« Relative poverty for the hard of thinking | Main | Invariant inequality »

July 28, 2009



Obviously there is no "guarantee"; that does not mean that in some contexts there might be a "comparative advantage" for the government that makes it more able to act rationally than the market. The issue should be put in comparative rather than in absolute terms. This is Stiglitz's view, indeed http://www2.gsb.columbia.edu/faculty/jstiglitz/download/papers/1989_Onthe_Economic_Role_ofthe_State.pdf

In general, the state -just like most bureaucratic organizations- is procedure rather than outcome-oriented which makes it a more conservative institution.


he notion that the state is rational is as fanciful as the notion that it is benevolent

Not only no guarantee but almost a guarantee in the opposite direction.

Leigh Caldwell

Thanks for the writeup Chris - you make some good points.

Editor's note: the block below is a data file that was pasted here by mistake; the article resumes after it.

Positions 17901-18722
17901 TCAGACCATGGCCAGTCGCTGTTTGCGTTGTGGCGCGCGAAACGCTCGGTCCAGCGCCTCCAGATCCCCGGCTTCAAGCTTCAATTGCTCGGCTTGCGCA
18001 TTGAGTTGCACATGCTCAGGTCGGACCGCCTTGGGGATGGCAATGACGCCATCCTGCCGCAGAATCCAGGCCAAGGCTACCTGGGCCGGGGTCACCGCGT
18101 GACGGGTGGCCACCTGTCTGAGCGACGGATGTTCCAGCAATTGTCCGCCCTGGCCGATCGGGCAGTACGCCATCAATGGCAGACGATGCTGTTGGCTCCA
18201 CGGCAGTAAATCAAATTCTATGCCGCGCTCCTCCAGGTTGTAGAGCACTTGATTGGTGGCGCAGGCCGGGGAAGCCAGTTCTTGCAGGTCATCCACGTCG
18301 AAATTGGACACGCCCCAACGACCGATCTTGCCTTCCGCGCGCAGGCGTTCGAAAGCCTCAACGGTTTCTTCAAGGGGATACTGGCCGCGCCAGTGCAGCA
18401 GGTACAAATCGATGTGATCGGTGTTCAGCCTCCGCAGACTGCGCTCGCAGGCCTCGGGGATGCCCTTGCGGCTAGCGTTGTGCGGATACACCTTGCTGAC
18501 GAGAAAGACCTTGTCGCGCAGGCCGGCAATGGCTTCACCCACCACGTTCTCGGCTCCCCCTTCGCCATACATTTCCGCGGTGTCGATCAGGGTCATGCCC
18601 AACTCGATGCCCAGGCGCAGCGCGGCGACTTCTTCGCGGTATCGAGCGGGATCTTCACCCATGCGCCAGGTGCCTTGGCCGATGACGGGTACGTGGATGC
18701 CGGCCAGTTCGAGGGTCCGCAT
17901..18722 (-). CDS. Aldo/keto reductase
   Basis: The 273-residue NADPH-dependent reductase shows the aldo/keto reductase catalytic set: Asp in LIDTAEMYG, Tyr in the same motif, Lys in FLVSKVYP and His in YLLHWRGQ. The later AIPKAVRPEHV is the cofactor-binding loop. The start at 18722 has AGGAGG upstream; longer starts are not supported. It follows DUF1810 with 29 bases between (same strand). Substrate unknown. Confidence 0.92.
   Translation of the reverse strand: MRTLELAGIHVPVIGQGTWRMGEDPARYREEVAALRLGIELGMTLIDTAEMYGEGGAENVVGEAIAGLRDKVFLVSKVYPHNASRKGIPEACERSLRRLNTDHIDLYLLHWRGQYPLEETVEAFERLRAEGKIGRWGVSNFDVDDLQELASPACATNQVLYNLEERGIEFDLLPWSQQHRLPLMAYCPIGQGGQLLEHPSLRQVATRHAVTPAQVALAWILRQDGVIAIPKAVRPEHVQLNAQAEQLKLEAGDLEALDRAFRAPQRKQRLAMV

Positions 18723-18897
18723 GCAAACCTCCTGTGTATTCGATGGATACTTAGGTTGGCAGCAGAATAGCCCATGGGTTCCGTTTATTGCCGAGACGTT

I have responded in more detail to the point about 'how rational is the regulator?' in the following item: http://www.knowingandmaking.com/2009/07/buzz-about-behavioural-finance.html

patek philippe watches

This is just one idea, and perhaps displays no more than my limited imagination. If there are better ideas out there, that amount to more than "implement something called "market socialism" and then - alacazam! - full employment!" then I'd love to hear them. http://www.watchgy.com/ mostly bank deposits, fell by £143.2bn in Q1. And of course there’s no guarantee such buying will continue.

The comments to this entry are closed.

blogs I like

Why S&M?

Blog powered by Typepad